Apart from everything else, this article convinced me that I don't want to see this movie with my mother. The author's experience of her emotional vulnerability and the descriptions of others about their feelings after seeing it tell me it's not the right kind of mother-daughter bonding experience.
posted by immlass at 9:24 AM on November 29, 2013


I watched a CAM rip of "12 Years a Slave" on my white iPad.
posted by planetesimal at 9:25 AM on November 29, 2013 [2 favorites]


There's no factual claim in OUCH! 

There's a factual claim in "I feel certain people are subhuman" and a lot of other feelings. "Ouch" is a physical sensation in response to a stimulus; feelings (as in emotions) connect sensations to ideas, and are not purely automatic responses.
posted by saulgoodman at 9:27 AM on November 29, 2013 [1 favorite]


That said, the author's feelings here are not wrong.

I don't think there's any contradiction in saying the author's feelings are not wrong, but as a generic white person I think it's also valid to feel sad that a black friend would lack confidence in being able to share an emotional experience with me because of my skin color.
posted by crayz at 9:40 AM on November 29, 2013 [2 favorites]


You aren't disturbed by the idea of a person being treated negatively based on their race?

I'm disturbed by it. I'm more disturbed by the incredibly defensive NO WAI NOT ME reactions of people for whom this is apparently an entirely new experience, and who cannot take a moment to just think about what their reaction might mean or say about the larger context. Nope, gotta switch into high defensive gear immediately.

Seeing people react to a piece in which the author mulls over and tries to deconstruct her own feelings and reactions by not mulling over and trying to deconstruct their feelings and reactions is disappointing but not at all surprising to me.
posted by rtha at 9:42 AM on November 29, 2013 [16 favorites]


"OMG SHES NOT THE RIGHT KIND OF BLACK PERSON" is some bullshit right out of the 2008 election run-up.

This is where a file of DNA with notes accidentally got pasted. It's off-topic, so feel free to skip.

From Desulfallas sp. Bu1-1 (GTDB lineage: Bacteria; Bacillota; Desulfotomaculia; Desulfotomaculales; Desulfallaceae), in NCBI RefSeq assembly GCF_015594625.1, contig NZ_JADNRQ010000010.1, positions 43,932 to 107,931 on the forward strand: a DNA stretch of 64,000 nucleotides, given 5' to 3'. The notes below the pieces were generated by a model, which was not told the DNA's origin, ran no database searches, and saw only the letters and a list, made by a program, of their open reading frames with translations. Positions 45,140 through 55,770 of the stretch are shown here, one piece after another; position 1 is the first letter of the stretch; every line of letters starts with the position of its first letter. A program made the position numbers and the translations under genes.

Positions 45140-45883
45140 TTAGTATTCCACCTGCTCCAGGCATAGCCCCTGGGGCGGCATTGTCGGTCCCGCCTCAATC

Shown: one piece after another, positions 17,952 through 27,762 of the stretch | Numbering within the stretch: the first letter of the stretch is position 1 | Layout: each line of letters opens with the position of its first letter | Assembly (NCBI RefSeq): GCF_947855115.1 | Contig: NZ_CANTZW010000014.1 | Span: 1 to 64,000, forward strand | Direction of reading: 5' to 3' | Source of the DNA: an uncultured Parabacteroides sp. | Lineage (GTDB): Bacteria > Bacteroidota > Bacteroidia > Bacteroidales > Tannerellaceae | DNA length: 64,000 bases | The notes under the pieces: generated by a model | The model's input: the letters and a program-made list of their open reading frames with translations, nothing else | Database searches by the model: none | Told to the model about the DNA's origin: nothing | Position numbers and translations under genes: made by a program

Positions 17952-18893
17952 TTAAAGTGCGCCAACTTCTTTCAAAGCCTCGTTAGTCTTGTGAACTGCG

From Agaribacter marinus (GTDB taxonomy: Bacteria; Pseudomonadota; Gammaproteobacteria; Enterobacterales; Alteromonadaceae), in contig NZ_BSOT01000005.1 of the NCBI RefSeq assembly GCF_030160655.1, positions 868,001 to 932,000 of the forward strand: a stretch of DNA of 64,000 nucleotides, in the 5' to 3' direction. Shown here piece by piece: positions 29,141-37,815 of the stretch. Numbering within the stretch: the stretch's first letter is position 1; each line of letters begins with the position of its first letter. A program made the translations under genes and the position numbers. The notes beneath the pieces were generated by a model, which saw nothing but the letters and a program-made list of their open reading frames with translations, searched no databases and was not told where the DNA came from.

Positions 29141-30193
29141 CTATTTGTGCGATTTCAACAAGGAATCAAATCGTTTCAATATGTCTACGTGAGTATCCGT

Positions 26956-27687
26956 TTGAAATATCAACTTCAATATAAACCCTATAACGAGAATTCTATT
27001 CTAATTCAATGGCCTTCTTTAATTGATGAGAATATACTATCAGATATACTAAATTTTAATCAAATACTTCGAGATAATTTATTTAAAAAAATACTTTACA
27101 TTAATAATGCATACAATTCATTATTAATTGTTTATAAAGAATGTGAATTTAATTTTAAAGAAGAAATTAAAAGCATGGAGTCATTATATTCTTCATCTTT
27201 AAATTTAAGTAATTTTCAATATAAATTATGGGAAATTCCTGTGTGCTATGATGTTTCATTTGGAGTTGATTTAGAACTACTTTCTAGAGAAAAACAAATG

I don't know what you mean by this. Could you perhaps clarify?

In case I was unclear, I'll try to clarify: The author feels that she cannot trust white people to identify with the experiences of the black people on screen. Fair enough. But she seems she ignores the way she is appropriating other people's suffering, and the ways that her position is less different from the hypothetical white's than she'd like to imagine.

She is a very wealthy African (check that list of international tourism and expensive private schools early on). She's likely the descendent of slave-catchers, and definitely the beneficiary of the wealth and power that the slave-catchers acquired.

Her self-reflection has her admitting to her own perhaps unfair feelings towards people of a different race (though as she says, she's not necessarily interested in changing those feelings). But it stops short of confronting how she is the beneficiary of the legacy of racism, and how much distance there is between her and the people whose struggles she is identfying with.

For all the anger people in this thread are directing at whites who fail to confront their culpability in and profit from racism, the author's pre-emptive strike is being used to ignore her own culpability and profit.
posted by ThatFuzzyBastard at 9:43 AM on November 29, 2013 [6 favorites]


I am a white person, and I have been in several different environments in which I was a minority. Where I was sort of treated as spokesperson for whiteys, asked questions about why white people do X or Y, had people asking to touch my hair or my skin, things like that. It's a weird feeling, feeling like everyone is watching you, like you represent something.

The reason that is a weird feeling for me, though, is that that is not my default. My experiences being a minority have all been pretty isolated, and have all come from a position of privilege.

There has never been a point in my life where I always had "I am a white person" in the front of my consciousness. There has never been a point in my life where I couldn't find other white people represented in mass media, or where I was considered a third party by default. I've always experienced those things as the generalized default, even the aspirational human.